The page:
GM Mexico Union Vote Begins with Key Labor Implications
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GM Mexico Union Vote Begins with Key Labor Implications

Photo by:   General Motors México
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Antonio Gozain By Antonio Gozain | Senior Journalist and Industry Analyst - Tue, 02/01/2022 - 12:02

Nearly 6,300 General Motors workers in Silao, Guanajuato, will elect a new union this week as the Independent Syndicate of National Workers (SINTTIA) aims to beat the Confederation of Mexican Workers (CTM), which has held the contract for 25 years.

The vote is one of the first under USMCA’s labor reform and aims to “help improve pay by breaking the grip of unions that critics say signed deals with companies behind workers' backs,” reported Reuters.

In the closing of the campaign, Alejandra Morales, SINTTIA’s leader, highlighted the importance of the union vote as a historic moment, since it is the first time that labor changes are applied to demand the ownership of a collective bargaining agreement “with the existence of four interested unions, but the possibility that workers are not deceived or intimidated as happened in the past.”

The vote, set for this Tuesday and Wednesday at the pickup truck plant in Silao, comes after workers dissolved their active contract with CTM in Aug. 2021. It also represents the successful conclusion of the first labor complaint under the Rapid Response Mechanism of USMCA, which took place after US officials threatened to impose tariffs on GM exports if the automaker did not protect worker rights, as reported by MBN.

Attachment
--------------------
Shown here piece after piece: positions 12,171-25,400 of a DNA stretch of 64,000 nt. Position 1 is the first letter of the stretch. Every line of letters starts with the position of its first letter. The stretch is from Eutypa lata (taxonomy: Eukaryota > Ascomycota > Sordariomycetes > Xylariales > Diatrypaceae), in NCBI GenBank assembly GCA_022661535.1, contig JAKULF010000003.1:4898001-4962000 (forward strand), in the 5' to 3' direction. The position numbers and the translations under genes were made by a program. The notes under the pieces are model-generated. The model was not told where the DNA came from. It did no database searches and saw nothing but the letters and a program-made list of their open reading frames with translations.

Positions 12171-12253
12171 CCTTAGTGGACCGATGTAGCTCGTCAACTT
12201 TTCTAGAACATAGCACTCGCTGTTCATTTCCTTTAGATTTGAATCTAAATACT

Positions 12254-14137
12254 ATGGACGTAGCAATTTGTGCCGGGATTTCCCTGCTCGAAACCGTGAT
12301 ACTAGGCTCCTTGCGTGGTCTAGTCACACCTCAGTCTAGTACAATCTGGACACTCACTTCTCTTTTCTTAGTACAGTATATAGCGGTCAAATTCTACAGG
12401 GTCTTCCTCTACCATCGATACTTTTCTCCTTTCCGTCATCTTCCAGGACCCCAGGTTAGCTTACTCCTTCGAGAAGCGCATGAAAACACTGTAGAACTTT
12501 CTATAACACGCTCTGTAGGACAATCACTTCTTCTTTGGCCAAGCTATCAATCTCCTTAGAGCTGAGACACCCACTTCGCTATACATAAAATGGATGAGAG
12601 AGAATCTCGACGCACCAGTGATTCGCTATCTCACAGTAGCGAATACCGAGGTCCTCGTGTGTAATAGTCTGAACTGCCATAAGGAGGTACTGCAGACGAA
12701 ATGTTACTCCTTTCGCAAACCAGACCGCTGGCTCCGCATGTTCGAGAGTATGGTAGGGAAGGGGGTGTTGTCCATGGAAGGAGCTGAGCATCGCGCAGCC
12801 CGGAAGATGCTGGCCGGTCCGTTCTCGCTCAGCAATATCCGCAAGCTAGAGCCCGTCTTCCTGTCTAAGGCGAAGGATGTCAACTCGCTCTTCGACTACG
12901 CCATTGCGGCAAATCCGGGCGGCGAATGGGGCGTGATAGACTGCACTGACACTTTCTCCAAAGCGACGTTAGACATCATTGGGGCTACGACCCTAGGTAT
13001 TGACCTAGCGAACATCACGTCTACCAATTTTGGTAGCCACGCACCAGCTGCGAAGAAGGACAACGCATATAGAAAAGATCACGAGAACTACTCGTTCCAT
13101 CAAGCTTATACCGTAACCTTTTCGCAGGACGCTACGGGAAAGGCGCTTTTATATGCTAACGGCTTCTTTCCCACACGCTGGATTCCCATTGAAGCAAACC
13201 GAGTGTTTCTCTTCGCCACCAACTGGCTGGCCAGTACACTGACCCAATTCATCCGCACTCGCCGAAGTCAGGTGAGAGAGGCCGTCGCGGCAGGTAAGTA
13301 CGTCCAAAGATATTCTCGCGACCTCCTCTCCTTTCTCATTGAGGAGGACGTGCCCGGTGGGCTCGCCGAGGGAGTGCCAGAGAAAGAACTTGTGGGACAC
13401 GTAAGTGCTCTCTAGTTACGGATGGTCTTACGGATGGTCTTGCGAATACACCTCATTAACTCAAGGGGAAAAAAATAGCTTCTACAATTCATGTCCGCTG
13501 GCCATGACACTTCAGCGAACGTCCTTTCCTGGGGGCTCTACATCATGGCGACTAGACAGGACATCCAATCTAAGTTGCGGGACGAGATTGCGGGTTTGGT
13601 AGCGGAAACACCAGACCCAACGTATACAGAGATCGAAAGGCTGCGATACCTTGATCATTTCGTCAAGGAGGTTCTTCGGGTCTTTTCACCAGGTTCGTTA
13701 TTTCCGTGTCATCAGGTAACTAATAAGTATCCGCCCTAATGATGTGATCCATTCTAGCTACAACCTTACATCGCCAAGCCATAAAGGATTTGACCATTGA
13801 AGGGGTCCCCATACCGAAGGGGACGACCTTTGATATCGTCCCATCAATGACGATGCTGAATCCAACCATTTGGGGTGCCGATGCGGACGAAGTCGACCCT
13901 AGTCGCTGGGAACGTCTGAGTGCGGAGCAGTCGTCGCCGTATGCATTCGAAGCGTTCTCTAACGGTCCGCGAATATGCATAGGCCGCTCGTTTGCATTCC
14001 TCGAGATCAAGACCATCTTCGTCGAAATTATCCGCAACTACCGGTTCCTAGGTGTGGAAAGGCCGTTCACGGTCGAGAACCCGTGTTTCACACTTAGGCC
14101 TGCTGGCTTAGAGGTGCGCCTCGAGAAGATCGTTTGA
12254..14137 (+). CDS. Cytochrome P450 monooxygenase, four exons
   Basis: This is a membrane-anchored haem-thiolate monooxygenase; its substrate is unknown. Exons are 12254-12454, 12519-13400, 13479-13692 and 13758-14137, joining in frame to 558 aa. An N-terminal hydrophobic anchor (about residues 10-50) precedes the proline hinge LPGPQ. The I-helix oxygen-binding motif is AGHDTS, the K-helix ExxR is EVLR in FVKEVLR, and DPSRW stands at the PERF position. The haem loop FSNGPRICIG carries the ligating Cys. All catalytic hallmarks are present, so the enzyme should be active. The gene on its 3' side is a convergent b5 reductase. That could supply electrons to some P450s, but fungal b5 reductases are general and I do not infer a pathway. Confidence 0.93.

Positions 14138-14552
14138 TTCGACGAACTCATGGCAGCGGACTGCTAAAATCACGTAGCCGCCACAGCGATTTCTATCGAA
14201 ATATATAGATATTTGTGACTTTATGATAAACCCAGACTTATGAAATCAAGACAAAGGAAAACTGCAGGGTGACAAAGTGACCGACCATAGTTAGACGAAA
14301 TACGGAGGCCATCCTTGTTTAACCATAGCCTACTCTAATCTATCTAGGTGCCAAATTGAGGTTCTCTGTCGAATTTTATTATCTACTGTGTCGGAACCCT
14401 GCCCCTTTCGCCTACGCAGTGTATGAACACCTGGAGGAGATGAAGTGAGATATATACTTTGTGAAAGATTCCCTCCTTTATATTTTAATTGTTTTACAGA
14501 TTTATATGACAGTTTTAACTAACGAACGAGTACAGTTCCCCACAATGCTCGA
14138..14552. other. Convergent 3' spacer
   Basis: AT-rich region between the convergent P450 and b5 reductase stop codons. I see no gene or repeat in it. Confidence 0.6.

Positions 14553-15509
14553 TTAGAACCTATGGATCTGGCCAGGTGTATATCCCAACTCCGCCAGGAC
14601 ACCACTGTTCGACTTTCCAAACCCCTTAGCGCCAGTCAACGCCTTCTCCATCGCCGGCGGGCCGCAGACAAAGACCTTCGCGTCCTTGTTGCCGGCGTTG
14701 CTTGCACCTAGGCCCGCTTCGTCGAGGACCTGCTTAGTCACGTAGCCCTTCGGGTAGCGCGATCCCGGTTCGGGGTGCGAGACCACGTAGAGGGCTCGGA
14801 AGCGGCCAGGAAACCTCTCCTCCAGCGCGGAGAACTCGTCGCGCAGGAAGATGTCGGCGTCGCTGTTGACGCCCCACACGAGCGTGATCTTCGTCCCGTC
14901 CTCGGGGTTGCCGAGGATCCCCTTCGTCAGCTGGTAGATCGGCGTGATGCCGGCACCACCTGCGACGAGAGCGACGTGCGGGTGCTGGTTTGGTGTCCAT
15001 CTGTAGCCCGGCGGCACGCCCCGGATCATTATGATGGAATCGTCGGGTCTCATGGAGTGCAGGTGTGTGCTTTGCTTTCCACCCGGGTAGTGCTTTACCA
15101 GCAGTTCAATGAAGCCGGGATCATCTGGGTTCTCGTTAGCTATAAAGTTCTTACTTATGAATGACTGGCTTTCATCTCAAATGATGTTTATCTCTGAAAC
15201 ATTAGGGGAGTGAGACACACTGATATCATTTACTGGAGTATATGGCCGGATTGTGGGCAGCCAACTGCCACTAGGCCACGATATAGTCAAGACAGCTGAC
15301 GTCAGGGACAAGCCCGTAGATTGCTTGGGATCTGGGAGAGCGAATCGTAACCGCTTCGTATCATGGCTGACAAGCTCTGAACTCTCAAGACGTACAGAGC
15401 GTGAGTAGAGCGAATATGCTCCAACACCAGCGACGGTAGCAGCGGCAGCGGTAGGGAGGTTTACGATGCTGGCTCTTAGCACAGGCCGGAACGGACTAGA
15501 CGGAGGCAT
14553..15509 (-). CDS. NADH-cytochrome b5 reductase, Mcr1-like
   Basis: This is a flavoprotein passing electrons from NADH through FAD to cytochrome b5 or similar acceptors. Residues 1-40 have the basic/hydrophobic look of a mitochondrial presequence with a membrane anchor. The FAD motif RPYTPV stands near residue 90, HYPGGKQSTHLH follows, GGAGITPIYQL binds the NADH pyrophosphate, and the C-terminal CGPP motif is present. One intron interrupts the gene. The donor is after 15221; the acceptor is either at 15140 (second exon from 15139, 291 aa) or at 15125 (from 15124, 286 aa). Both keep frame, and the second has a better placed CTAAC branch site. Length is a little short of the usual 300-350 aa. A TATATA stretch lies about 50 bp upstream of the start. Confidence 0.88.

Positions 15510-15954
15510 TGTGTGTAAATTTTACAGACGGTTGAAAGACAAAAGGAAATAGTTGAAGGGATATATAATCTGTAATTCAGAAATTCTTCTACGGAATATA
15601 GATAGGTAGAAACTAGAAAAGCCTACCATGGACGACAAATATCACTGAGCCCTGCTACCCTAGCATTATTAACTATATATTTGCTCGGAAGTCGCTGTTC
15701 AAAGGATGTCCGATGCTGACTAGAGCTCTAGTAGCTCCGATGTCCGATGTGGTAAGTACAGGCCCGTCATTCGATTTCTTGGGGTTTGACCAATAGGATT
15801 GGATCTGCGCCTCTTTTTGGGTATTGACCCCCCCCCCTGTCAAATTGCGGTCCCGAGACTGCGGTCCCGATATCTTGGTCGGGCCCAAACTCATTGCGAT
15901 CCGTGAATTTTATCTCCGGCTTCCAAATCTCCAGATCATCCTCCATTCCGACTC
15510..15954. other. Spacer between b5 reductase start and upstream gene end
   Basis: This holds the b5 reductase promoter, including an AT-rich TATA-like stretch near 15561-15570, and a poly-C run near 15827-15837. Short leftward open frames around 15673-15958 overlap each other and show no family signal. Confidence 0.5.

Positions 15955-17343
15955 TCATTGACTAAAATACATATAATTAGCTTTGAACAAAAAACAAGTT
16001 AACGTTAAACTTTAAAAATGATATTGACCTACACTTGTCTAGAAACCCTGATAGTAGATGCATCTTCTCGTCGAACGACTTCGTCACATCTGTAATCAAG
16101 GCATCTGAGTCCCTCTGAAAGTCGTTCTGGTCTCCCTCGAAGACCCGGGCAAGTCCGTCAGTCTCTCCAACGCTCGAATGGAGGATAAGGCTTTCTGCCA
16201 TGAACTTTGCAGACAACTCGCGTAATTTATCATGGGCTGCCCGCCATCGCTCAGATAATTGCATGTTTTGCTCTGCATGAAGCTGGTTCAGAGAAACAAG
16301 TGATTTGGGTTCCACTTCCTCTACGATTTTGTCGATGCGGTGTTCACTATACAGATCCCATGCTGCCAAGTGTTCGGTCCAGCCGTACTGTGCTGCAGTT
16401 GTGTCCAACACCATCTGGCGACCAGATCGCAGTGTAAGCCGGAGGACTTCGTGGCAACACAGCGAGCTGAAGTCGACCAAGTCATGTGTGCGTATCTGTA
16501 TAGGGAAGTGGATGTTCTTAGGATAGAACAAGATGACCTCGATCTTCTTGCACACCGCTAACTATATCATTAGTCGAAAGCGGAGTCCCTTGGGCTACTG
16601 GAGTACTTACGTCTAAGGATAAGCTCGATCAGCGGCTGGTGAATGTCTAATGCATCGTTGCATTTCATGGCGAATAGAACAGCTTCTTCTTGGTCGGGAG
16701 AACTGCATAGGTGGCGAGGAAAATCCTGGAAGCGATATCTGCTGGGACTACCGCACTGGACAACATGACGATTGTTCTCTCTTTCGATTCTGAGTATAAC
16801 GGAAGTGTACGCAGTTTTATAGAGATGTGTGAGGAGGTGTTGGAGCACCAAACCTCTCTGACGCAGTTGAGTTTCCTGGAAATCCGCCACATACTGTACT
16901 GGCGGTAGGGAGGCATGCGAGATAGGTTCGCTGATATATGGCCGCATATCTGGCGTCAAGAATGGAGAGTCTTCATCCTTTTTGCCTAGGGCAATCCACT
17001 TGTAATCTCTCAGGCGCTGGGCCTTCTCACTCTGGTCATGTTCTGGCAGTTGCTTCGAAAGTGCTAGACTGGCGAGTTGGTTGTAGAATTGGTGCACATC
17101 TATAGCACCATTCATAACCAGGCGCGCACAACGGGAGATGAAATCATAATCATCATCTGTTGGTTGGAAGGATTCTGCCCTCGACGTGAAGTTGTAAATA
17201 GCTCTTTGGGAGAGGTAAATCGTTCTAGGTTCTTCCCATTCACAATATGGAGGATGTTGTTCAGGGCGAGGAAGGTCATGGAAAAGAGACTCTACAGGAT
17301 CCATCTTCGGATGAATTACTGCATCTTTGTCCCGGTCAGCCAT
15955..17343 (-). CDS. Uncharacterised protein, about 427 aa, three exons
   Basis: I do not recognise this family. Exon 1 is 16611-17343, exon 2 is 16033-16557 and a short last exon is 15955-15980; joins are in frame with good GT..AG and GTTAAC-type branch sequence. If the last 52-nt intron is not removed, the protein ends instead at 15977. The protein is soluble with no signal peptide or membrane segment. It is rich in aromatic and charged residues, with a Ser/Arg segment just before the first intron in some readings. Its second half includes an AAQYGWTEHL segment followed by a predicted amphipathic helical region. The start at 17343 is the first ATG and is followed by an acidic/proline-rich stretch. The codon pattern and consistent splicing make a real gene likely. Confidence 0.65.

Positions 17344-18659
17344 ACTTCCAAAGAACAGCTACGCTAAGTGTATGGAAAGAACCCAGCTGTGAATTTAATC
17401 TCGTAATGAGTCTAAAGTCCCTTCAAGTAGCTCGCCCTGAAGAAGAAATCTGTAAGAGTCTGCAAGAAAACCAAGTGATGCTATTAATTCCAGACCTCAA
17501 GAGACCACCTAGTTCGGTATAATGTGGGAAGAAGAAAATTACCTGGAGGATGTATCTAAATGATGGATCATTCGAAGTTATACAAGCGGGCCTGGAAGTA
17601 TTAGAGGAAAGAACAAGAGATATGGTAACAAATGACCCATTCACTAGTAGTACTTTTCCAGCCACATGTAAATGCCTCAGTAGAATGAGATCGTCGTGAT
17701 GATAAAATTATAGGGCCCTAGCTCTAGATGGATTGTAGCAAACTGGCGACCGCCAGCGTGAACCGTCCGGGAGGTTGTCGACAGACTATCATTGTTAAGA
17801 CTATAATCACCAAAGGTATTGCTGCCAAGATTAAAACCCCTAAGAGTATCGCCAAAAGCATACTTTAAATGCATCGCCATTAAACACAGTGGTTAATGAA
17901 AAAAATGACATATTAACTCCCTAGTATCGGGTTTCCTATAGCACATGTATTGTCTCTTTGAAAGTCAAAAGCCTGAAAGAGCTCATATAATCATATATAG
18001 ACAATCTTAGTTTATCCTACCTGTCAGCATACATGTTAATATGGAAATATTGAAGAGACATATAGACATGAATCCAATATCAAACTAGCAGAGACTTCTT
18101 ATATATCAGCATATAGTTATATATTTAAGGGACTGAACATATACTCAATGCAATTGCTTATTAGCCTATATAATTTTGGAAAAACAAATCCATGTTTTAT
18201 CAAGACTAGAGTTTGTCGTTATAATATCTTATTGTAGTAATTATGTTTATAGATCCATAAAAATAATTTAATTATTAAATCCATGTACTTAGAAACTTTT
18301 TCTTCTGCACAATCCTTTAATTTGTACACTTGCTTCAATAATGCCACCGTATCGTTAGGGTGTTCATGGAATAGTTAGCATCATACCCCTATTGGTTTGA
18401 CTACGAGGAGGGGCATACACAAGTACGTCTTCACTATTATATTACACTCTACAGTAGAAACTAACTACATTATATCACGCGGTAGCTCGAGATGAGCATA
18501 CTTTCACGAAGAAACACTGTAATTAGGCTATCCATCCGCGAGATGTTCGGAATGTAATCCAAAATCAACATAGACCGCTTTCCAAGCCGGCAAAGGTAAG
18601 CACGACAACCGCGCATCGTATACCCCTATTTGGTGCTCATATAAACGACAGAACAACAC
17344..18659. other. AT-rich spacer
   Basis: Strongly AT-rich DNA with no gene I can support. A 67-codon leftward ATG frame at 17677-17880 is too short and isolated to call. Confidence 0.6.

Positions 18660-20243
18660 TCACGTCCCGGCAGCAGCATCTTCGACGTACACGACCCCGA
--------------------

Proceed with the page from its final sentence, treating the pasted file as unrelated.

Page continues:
Mexico’s National Commission of Human Rights (CNDH) and National Electoral Institute (INE) will oversee the vote, which could set the tone for other GM plants in Mexico and throughout the country’s automotive industry, “which is largely dominated by unions that experts say have reputations for protecting business interests and depressing wages,” reported Reuters. In Sept. 2021, CTM lost against the Autonomous Confederation of Workers and Employees (CATEM) in Nissan’s Aguascalientes plant. The voting represented an “inflection point” in Mexico’s labor democratic life, said Pedro Haces, General Secretary, CATEM.

Many workers want to push out CTM, which has been historically aligned with the PRI political party and has held the Silao contract since the plant opened in 1995, reported El Economista. SINTTIA gained popularity during last year’s vote, when workers rejected CTM’s contract.

Morales said that international unions, such as Canadian Unifor, Brazilian CSP-Conlutas and US United Steel Workers have shown their support to SINTTIA. “It is not intervention, it is support, solidarity with all our workers to have a union that really makes a true collective contract, with rights and respect for workers.”

GM ratified that it will respect the results of this week’s vote and exhorted workers to report any intimidation attempt to the authorities. “General Motors, attached to the values that make the company stand out worldwide, will respect the workers’ decision and will work with the union representation chosen by them,” said the automaker in a press release.

Photo by:   General Motors México

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